An air sampling conducted this year by the Milwaukee Journal Sentinel found that coffee roasters’ health are at risk due to being exposed to high levels of diacetyl.
The tests were conducted at several roasteries revealed that diacetyl levels from unflavored roasted coffee exceeded safety standards defined by the U.S Centers for Disease Control and Prevention.
Five workers in a coffee roasting plant in Tyler who contracted debilitating lung illnesses linked to the chemical prompted the testing. The workers believed their conditions were caused by being exposed to diacetyl in the liquid they added to the beans to make hazelnut-flavored coffee. They filed a lawsuit against the company in 2012 and settled it in October.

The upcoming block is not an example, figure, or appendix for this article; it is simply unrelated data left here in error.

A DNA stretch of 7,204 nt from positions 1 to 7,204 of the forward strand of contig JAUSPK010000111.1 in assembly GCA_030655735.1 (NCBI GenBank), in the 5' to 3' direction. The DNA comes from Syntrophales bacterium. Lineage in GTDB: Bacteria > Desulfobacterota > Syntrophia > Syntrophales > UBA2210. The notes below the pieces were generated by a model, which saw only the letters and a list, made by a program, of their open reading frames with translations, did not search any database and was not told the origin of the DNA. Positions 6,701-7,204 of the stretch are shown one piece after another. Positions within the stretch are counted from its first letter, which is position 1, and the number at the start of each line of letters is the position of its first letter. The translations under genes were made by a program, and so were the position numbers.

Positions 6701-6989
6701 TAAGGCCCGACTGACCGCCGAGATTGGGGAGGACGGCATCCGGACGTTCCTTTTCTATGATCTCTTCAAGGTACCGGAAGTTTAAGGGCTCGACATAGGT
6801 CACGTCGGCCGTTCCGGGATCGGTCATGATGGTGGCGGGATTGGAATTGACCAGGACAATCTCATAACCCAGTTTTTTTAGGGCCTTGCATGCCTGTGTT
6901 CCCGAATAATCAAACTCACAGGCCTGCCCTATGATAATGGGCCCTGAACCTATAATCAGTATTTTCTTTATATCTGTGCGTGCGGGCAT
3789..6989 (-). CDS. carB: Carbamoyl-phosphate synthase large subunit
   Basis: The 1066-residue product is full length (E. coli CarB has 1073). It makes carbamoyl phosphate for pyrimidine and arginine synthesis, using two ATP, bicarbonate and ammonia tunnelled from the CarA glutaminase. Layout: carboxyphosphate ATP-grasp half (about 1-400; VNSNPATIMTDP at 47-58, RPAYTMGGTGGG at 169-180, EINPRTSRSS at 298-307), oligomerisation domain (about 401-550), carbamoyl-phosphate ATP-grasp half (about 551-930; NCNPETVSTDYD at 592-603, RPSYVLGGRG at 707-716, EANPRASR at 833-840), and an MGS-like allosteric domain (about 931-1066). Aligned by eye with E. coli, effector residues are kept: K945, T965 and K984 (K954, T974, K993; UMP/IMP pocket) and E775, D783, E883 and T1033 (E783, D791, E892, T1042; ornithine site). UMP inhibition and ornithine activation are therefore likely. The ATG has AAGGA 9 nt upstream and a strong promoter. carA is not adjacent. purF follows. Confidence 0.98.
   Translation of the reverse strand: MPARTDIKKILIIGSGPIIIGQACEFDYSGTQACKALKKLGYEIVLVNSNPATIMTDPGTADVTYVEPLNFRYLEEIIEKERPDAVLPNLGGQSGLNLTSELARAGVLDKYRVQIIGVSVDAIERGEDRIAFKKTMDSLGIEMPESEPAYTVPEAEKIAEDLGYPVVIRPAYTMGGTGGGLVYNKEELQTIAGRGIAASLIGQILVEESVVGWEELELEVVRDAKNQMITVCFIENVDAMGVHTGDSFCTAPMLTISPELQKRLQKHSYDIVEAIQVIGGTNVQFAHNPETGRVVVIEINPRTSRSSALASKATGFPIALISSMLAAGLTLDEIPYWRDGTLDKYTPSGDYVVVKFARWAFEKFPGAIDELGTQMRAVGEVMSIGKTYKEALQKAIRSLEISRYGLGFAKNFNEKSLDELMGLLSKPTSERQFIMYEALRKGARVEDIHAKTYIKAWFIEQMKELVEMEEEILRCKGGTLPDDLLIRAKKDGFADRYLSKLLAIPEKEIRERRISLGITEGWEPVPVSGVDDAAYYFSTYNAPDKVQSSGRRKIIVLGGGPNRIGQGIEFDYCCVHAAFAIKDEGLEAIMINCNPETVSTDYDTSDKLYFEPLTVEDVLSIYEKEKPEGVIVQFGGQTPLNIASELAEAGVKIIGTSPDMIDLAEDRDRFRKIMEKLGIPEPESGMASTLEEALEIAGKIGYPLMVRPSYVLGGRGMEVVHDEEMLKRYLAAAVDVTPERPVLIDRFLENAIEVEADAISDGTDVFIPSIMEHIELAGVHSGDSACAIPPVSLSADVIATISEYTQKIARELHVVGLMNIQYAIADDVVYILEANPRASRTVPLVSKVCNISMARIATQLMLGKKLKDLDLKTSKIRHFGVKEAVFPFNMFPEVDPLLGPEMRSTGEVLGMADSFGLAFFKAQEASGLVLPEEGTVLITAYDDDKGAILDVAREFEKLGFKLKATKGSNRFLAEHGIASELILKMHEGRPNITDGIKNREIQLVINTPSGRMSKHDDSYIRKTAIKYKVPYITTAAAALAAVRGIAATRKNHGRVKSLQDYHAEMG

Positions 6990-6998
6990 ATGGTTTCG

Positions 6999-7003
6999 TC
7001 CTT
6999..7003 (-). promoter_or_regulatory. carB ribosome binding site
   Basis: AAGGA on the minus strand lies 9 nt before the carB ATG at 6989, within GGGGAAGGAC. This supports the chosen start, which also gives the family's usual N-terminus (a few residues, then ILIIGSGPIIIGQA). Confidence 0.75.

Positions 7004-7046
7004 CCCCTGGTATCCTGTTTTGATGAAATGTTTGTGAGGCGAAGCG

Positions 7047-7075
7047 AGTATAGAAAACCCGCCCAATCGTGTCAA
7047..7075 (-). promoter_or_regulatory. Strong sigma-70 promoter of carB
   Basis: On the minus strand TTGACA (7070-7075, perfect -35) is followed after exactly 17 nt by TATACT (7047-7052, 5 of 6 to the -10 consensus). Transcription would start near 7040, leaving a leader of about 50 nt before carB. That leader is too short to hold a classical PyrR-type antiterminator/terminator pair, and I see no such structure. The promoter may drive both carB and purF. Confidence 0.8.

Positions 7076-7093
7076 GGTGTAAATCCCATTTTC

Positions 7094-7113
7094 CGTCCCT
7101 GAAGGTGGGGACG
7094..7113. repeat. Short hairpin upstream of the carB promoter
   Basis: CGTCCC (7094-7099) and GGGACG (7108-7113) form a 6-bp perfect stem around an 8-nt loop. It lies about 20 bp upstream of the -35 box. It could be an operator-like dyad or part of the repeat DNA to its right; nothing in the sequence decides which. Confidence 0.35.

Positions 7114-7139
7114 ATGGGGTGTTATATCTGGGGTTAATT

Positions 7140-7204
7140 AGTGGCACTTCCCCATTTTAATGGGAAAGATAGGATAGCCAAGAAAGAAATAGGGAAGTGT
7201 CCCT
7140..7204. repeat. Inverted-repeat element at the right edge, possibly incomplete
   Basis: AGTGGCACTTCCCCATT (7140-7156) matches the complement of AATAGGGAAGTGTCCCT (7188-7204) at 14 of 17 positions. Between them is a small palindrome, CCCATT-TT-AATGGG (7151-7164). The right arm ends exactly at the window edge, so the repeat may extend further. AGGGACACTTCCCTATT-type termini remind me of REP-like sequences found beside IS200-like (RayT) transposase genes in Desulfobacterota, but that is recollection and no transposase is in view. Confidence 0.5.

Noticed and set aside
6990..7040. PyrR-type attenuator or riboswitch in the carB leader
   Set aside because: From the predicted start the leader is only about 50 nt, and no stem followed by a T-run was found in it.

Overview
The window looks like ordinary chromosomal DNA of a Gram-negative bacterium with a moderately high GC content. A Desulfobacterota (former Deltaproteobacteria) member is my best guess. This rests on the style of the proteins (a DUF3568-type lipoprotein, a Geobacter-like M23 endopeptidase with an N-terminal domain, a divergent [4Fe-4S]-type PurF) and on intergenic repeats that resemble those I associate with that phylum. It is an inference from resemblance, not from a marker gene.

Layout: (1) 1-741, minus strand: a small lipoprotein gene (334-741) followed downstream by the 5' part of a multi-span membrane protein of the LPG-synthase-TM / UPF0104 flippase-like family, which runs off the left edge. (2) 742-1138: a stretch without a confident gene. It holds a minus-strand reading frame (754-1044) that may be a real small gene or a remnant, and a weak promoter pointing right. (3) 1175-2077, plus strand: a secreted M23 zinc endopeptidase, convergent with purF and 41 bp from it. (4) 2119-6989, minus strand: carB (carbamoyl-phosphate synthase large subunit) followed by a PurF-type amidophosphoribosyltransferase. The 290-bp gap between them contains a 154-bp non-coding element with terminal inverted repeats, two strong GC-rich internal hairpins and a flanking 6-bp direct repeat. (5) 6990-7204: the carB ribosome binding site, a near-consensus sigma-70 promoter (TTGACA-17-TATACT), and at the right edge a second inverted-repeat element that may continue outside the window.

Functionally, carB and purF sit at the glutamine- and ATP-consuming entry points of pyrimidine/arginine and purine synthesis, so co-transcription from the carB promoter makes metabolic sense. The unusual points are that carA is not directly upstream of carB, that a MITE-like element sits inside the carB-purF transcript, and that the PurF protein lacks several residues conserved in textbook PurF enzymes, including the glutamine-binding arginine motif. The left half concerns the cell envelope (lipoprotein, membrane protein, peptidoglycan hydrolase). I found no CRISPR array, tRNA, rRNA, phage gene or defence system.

Diacetyl is an organic compound with an intense buttery flavor. The National Institute for Occupational Safety and Health suggested that when used in artificial butter flavoring, may be dangerous when heated or inhaled over a long period.
A U.S OSHA Safety and Health Information Bulletin and Worker Alert recommended businesses utilize safety measures to prevent employees from being exposed to the effects of butter flavorings and other flavoring substances containing diacetyl or its substitutes.
“It’s prudent to be concerned,” said Kay Kreiss, a scientist with the National Institute of Occupational Safety and Health. “We know there is a potential problem in other coffee plants.
“This merits attention because of the seriousness of the irreversible lung disease.”
NIOSH released a warning to workers in coffee processing facilities in September saying that workers with obliterative bronchiolitis can sometimes be initially misdiagnosed with asthma, chronic bronchitis, emphysema or pneumonia.